Bacillus lentus (NEB #819) DNA was purified in the manner described for B. brevis (see section 1.2.2, above), and digested to completion with HindIII. The HindIII-digested DNA was ligated at 17° C. overnight into a HindIII-cleaved, CIP-treated, pUC19 plasmid vector derivative into which a single BlpI site had been introduced beforehand in the manner described for BbvCI (see section 1.2.1, above). The ligated DNA was used to transform competent E. coli ER2426 cells, and the transformed cells were propagated in culture in the presence of ampicillin. Plasmid DNA was prepared from the culture and digested at 37° C. for 2 hr with BlpI (NEB Product # R0585, New England Biolabs, Inc., Beverly, Mass.) in NEBuffer 4, and then dephosphorylated at 37° C. for 1 hr with calf intestinal phosphatase (NEB Product # M0290, New England Biolabs, Inc., Beverly, Mass.). The DNA was transformed back into competent ER2426 cells, and plasmid DNA was isolated from individual transformants and checked for resistance to digestion by BlpI. One resistant plasmid, isolate #20, expressed BlpI endonuclease activity and contained a single 3.6-kb HindIII-fragment insert. This fragment was sequenced and found to contain the complete BlpI endonuclease gene and the complete BlpI methyltransferase gene. The nucleotide sequence of the BlpI genes is shown in
Bacillus subtilis 36 (NEB #440) DNA was purified in the manner described for B. brevis, and digested partially with HindIII. The HindIII-digested DNA was ligated at 17° C. overnight into a HindIII-cleaved, CIP-treated, pUC19 plasmid vector derivative into which two Bsu36I sites had been introduced beforehand in the manner described for BbvCI. The ligated DNA was used to transform competent E. coli ER2683 cells, and the transformed cells were propagated in culture in the presence of ampicillin. Plasmid DNA was prepared from the culture and digested at 37° C. overnight with Bsu36I (NEB Product # R0524, New England Biolabs, Inc., Beverly, Mass.) in NEBuffer 3 (100 mM NaCl, 50 mM Tris-HCl, pH 7.9, 10 mM magnesium chloride, 1 mM dithiothreitol) supplemented with 100 microgram/ml BSA. The digested DNA was treated with exonucleases III (NEB Product # M0206, New England Biolabs, Inc., Beverly, Mass.) at 37° C. for 30 min, and then it was transformed back into competent ER2683 cells. Plasmid DNA was isolated from individual transformants and checked for resistance to digestion by Bsu36I. One resistant plasmid, isolate #15, expressed Bsu36I endonuclease activity, and contained 3 HindIII-fragments totaling 4.6 kb. These fragments were sequenced and one, also 3.6-kb in length, was found to contain the complete Bsu36I endonuclease gene and the complete Bsu36I methyltransferase gene. The nucleotide sequence of the Bsu36I genes is shown in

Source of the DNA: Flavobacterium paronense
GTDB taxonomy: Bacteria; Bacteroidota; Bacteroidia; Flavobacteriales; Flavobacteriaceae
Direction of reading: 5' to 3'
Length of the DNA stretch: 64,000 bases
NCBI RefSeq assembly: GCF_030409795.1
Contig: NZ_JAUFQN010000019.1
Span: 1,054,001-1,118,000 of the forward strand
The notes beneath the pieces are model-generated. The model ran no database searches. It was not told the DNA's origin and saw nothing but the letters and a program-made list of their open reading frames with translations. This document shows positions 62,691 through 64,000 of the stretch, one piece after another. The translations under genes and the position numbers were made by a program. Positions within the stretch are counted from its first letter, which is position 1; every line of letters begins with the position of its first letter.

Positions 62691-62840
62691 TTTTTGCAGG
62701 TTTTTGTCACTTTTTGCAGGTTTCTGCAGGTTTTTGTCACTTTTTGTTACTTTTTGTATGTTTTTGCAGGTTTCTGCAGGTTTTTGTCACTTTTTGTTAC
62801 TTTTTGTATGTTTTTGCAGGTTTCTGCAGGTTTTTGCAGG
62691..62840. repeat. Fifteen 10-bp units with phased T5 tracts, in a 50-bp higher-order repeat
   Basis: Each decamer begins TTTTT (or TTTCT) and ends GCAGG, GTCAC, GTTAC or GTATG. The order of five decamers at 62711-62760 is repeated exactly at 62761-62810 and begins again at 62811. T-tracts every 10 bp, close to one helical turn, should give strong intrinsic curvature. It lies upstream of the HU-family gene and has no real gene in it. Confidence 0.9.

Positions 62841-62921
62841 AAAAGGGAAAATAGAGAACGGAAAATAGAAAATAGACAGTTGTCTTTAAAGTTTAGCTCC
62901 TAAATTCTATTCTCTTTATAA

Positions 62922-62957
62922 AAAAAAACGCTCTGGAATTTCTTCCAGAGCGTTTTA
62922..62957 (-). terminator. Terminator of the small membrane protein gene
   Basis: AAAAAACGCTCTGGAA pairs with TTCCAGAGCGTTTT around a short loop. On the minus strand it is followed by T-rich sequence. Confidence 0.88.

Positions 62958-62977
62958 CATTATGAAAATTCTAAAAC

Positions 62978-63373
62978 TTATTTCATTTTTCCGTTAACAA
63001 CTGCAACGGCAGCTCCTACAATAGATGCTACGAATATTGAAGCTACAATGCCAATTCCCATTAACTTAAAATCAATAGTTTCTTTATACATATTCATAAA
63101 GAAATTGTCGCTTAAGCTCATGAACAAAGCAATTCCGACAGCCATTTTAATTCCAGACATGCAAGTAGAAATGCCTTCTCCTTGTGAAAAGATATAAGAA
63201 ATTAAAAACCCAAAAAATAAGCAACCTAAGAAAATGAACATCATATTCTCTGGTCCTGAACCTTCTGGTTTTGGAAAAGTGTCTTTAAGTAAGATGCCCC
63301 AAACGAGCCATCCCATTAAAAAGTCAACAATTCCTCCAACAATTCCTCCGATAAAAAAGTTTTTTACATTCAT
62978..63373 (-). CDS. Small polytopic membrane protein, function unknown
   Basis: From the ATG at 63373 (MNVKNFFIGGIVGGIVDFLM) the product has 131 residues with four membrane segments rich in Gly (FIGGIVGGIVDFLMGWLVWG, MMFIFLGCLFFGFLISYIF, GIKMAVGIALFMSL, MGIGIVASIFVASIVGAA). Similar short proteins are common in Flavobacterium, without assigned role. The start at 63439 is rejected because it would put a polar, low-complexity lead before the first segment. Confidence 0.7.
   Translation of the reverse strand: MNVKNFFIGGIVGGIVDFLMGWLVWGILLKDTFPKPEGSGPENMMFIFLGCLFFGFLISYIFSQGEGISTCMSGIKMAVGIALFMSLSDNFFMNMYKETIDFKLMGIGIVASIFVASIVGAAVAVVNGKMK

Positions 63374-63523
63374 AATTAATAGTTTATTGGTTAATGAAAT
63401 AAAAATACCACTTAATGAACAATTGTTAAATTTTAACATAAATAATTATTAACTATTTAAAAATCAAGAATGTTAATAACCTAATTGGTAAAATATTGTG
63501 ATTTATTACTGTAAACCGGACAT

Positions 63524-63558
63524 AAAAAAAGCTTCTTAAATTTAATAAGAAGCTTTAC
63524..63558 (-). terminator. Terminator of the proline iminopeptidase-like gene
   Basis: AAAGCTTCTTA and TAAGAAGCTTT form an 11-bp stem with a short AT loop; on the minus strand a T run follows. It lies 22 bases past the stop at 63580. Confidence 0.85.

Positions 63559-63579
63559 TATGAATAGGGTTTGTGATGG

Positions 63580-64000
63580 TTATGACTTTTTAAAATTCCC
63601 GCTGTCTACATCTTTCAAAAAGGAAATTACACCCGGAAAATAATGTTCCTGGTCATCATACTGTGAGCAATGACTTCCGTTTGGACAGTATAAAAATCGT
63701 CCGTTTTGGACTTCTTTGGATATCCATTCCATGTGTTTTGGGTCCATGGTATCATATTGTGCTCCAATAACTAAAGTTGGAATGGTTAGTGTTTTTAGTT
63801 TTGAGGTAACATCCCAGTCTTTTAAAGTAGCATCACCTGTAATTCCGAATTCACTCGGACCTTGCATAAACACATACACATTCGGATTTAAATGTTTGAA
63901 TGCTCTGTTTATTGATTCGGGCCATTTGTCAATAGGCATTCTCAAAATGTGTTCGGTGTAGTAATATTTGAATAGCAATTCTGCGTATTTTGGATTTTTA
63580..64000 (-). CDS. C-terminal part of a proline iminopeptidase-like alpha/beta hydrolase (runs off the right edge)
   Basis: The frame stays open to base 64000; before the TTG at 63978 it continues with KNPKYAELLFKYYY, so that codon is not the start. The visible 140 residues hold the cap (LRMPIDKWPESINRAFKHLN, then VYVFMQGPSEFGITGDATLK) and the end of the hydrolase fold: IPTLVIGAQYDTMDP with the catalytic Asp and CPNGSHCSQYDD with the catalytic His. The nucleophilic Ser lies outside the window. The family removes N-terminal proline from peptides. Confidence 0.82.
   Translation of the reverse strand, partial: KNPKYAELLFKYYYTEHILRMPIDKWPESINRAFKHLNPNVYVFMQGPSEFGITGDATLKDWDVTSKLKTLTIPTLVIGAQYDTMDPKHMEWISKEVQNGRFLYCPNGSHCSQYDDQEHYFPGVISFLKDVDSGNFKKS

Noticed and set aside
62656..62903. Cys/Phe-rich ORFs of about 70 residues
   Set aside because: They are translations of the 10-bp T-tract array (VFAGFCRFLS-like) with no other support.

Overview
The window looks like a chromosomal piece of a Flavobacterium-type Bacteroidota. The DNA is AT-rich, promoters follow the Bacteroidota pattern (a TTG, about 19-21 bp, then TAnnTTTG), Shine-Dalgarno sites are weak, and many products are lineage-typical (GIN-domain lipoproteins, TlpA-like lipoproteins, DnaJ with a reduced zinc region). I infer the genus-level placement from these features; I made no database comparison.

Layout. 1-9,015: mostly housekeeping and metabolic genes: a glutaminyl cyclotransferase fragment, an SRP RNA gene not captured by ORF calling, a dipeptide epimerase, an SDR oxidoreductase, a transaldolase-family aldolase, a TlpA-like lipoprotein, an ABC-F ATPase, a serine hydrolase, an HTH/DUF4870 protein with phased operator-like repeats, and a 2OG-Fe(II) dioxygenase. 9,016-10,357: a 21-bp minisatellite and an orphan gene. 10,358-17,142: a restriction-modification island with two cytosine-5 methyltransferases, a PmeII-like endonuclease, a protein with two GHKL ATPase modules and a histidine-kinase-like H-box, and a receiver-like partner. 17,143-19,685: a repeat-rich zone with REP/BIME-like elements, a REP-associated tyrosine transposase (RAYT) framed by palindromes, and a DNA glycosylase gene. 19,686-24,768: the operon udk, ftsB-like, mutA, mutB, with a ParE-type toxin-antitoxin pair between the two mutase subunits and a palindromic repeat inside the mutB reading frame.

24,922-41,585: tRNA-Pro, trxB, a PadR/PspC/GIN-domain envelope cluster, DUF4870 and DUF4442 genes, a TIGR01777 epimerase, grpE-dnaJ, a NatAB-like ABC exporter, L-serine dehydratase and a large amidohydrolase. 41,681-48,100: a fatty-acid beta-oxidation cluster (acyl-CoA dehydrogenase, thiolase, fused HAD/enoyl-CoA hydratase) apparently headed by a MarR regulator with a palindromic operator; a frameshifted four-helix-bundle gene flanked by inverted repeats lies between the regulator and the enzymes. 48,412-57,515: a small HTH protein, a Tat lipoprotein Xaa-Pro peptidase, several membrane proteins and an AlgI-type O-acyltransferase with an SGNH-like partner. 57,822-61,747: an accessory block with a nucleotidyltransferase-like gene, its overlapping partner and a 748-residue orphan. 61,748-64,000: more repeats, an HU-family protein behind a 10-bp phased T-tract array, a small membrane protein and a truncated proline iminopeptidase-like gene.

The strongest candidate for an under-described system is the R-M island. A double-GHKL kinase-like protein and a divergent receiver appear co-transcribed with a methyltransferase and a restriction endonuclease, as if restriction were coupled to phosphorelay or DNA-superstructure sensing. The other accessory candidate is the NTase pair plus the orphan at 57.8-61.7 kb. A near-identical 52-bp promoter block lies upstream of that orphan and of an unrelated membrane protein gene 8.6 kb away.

1.3.2 Multiple sequence alignment: The amino acid sequences of the BbvCI endonuclease subunits were aligned with those of BlpI, Bsu36I and a third related Type II endonuclease sequenced earlier, DdeI (Sznyter et al., Nucleic Acids Res. 15: 8249–8266 (1987)). Initial alignment was performed using the GCG programs ‘Gap’, and then ‘Pretty’. Final alignment was performed by eye (
1.4 Mutagenesis of the BbvCI Catalytic Sites
1.4.1 Mutagenic PCR primers: The nucleotide sequences of the sections of the BbvCI genes coding for the putative catalytic site EXK residues was consulted. Based on these sequences, the following four 5′-phosphorylated PCR oligonucleotide primers were synthesized.
The two mutagenic, forward, primers overlapped the codons for the putative catalytic site residues, and matched the sense-strand of the BbvCI R genes. The two non-mutagenic, reverse, primers matched the anti-sense strand immediately preceding the mutagenic primers. The 5′-ends of the forward and reverse primer pairs butted up flush with one another, one priming in one direction, the other priming in the opposite direction.
In the reverse primers, the bases were homogeneous at each position. In the mutagenic primers, the bases at the ends were homogeneous, but the middle 9 bases comprising the 3 codons of the putative catalytic site EVK and ECK (shown in lowercase, above) were heterogeneous. The first and second positions in these three codons were mixtures of all four bases, 80% being the wild-type base shown in lower case, and the remaining 20% being an equal mix of the other three bases. The third position in these codons was a mixture of only two bases, G and C, 80% being the wild-type base, and 20% being the other base. The 80:20 ratio was chosen to generate mutants approximately 40% of which would incorporate one amino acid change, 40% would incorporate two changes, and 10% would incorporate three. The following binomial equation describes approximately how the likelihood, P, of r mutations occurring within N codons varies with the proportion, p, of mutagenic bases in the mixtures:
1.4.2 PCR mutagenesis: Two sets of PCR reactions were prepared, one to mutagenize each subunit. Each reaction was set up as follows:
Notes: 10× ThermoPol buffer is: 200 mM Tris-HCl, pH 8.8, 100 mM KCl, 100 mM ammonium sulfate, 20 mM magnesium sulfate, 1% Triton X-100.
20× primer is 6 micromolar.
25× stock dNTP mix is 5 mM each of dATP, dCTP, dGTP, and dTTP.